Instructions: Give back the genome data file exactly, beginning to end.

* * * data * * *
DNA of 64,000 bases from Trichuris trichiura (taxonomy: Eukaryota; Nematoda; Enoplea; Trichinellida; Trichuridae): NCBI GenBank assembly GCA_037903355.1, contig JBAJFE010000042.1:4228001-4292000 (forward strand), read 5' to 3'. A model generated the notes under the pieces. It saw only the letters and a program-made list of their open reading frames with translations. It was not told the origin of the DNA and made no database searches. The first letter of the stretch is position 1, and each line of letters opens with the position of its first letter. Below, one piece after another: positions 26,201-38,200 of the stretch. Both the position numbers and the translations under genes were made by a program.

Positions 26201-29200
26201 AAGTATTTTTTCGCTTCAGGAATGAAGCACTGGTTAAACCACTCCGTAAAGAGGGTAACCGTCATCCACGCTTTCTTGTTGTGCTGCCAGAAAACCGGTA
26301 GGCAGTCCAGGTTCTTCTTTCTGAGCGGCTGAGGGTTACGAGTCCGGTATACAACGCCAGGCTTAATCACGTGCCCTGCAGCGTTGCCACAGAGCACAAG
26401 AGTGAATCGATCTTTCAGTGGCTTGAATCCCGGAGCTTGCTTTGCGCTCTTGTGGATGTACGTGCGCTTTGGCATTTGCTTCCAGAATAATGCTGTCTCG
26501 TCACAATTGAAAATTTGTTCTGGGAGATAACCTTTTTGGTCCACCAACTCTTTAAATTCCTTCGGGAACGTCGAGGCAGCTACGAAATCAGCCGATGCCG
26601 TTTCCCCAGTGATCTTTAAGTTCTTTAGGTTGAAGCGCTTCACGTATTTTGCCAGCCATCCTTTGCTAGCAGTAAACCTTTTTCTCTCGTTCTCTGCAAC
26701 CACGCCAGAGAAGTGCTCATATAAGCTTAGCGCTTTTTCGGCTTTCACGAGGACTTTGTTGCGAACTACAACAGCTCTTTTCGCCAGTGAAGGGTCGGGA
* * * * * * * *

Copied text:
DNA of 64,000 bases from Trichuris trichiura (taxonomy: Eukaryota; Nematoda; Enoplea; Trichinellida; Trichuridae): NCBI GenBank assembly GCA_037903355.1, contig JBAJFE010000042.1:4228001-4292000 (forward strand), read 5' to 3'. A model generated the notes under the pieces. It saw only the letters and a program-made list of their open reading frames with translations. It was not told the origin of the DNA and made no database searches. The first letter of the stretch is position 1, and each line of letters opens with the position of its first letter. Below, one piece after another: positions 26,201-38,200 of the stretch. Both the position numbers and the translations under genes were made by a program.

Positions 26201-29200
26201 AAGTATTTTTTCGCTTCAGGAATGAAGCACTGGTTAAACCACTCCGTAAAGAGGGTAACCGTCATCCACGCTTTCTTGTTGTGCTGCCAGAAAACCGGTA
26301 GGCAGTCCAGGTTCTTCTTTCTGAGCGGCTGAGGGTTACGAGTCCGGTATACAACGCCAGGCTTAATCACGTGCCCTGCAGCGTTGCCACAGAGCACAAG
26401 AGTGAATCGATCTTTCAGTGGCTTGAATCCCGGAGCTTGCTTTGCGCTCTTGTGGATGTACGTGCGCTTTGGCATTTGCTTCCAGAATAATGCTGTCTCG
26501 TCACAATTGAAAATTTGTTCTGGGAGATAACCTTTTTGGTCCACCAACTCTTTAAATTCCTTCGGGAACGTCGAGGCAGCTACGAAATCAGCCGATGCCG
26601 TTTCCCCAGTGATCTTTAAGTTCTTTAGGTTGAAGCGCTTCACGTATTTTGCCAGCCATCCTTTGCTAGCAGTAAACCTTTTTCTCTCGTTCTCTGCAAC
26701 CACGCCAGAGAAGTGCTCATATAAGCTTAGCGCTTTTTCGGCTTTCACGAGGACTTTGTTGCGAACTACAACAGCTCTTTTCGCCAGTGAAGGGTCGGGA